'Sacrifice, hard work' - secret behind Gauteng Police Choir being named SA's best

2017-09-26 09:24
The Gauteng Police Choir after winning the Polmusca championship. (Supplied)

The Gauteng Police Choir after winning the Polmusca championship. (Supplied)

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Pretoria - Sacrifice is the secret ingredient behind the Gauteng Police Choir's success at the Unity Festival on Saturday, its conductor said.

The choir was named South Africa's best police choir - the first time in 11 years - beating fierce competition from the Eastern Cape, KwaZulu-Natal and Mpumalanga.

"The secret is hard work, there is no other secret," the choir's conductor Wiseman Ella told News24 on Monday.

"A good voice can only get you so far, everything else is sacrifice. Hard work and sacrifice - that's what makes success."

Ella, 45, has been the choir's conductor since 1999, and this is the choir's fifth win under his leadership.

"The choir is my life, but you know what, I can't take the glory alone: If it wasn't for the members we won't be here today."

The 70-member choir has been practicing nonstop since March to clinch the title, juggling full-time jobs and family obligations "for the love of music".

'Songs make things better'

The choir practiced every Wednesday from 10:00 until 16:00 in a hall in the Johannesburg Central police station.

Ella, an administrative officer at the Moroka police station, said choir members travelled from as far as Hammanskraal, East Rand and Benoni to attend choir practices.

"Sometimes the other police officers would come sit and just watch us practice; I think our voices manage to lift the spirit of the police station - songs make things better," Ella said.

Once a month, the choir would practice over a weekend.

Ella said the choir would arrive the Friday afternoon and practice straight through until past 00:00 on the Sunday morning.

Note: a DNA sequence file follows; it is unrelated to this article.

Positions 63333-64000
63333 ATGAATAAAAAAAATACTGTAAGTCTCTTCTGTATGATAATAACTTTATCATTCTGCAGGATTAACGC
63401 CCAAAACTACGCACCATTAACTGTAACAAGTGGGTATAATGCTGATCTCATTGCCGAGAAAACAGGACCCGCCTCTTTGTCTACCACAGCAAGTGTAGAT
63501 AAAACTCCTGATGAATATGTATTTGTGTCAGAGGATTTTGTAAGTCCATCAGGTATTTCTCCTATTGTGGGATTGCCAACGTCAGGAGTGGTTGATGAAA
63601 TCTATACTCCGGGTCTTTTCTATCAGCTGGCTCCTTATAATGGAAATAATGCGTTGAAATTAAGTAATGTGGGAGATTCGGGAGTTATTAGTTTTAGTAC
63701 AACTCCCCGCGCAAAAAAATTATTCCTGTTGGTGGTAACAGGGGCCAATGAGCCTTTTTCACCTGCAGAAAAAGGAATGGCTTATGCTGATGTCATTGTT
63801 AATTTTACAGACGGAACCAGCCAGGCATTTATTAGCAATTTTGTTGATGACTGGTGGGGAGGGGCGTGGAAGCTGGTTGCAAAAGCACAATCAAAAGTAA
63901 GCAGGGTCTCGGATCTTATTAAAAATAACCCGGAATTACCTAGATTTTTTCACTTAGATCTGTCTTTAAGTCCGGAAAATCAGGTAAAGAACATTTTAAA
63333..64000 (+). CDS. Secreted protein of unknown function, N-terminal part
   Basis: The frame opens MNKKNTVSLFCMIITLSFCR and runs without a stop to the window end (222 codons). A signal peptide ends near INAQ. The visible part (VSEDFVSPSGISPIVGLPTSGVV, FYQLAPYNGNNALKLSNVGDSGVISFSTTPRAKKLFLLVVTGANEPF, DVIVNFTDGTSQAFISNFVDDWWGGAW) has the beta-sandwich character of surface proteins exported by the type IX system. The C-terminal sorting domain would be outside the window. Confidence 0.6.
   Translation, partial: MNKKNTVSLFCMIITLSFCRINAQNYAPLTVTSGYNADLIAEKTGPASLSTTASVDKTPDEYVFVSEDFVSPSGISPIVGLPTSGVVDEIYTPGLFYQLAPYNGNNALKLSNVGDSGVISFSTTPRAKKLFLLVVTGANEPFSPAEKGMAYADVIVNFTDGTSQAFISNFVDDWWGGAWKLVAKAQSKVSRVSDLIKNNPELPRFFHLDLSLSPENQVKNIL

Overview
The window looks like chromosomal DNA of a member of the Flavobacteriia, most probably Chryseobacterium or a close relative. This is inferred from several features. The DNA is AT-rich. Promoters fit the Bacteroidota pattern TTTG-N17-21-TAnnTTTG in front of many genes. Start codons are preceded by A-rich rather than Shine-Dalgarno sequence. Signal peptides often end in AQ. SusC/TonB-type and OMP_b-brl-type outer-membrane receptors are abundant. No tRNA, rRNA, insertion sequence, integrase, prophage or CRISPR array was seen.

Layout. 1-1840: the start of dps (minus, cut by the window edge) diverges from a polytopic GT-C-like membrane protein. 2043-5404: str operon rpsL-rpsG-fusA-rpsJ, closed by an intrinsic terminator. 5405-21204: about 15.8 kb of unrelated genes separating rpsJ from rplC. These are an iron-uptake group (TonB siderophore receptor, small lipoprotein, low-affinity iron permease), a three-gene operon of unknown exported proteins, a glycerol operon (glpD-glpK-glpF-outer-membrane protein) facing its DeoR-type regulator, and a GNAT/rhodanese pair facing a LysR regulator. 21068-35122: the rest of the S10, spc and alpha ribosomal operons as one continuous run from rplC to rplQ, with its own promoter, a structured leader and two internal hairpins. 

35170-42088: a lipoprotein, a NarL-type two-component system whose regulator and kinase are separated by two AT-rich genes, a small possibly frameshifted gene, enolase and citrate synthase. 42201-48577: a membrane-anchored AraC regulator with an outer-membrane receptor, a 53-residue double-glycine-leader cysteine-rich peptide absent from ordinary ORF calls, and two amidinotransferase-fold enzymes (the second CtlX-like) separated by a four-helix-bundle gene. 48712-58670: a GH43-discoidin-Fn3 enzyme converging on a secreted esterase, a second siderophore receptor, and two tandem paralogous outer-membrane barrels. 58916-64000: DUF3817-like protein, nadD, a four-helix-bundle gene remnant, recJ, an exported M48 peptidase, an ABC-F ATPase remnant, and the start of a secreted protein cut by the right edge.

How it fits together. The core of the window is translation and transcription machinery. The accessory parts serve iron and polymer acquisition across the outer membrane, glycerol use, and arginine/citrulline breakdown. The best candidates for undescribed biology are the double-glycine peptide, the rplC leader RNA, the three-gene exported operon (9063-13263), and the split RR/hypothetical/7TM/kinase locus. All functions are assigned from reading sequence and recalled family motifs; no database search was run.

"We'd only sleep three, four hours in between - imagine that," he said.

Choir member Khomotso Mogwe, 44, from the Randfontein police station, said after winning, the sacrifices are worth it.

"Now that we've won we are happy to make the sacrifices. But at the time, imagine leaving your family, leaving your partner and going to sleep in a single bed at a choir camp, it wasn't nice."

On Saturday, Mogwe's partner and three daughters sat in the front row to watch her perform.

"I was so proud performing in front of my children," Mogwe said.

"When you sing in a choir it's not like singing alone, where more powerful or less powerful voices make a difference: In a choir, all the voices blend together in perfect harmony."

'Hard daily lives'

At the opening of the competition in the Heartfelt Arena in Pretoria on Friday, Police Minister Fikile Mbalula stressed that the lives of police officers are not easy.

READ: Police music festival provides 'harmony' for hardworking officers - Mbalula

"At the end of it all, police are still human. We feel, we hurt, we stress, we worry, and we get anxious, and feel alone too. Our superhuman lives do not remove our human vulnerabilities," Mbalula said.

He said the competition's organisers, the Police Music and Culture Association (Polmusca), is therefore very important.  

"[It] brings the balancing element into our hard daily lives."

Ella said that while he looks forward to a "brief rest", he's already planning and preparing for 2018 competition.

"A lot more work lies ahead. The pressure is now on to defend our title at the next festival in the Northern Cape next year. We won't stop winning now," he said.

Read more on:    fikile mbalula  |  pretoria  |  police

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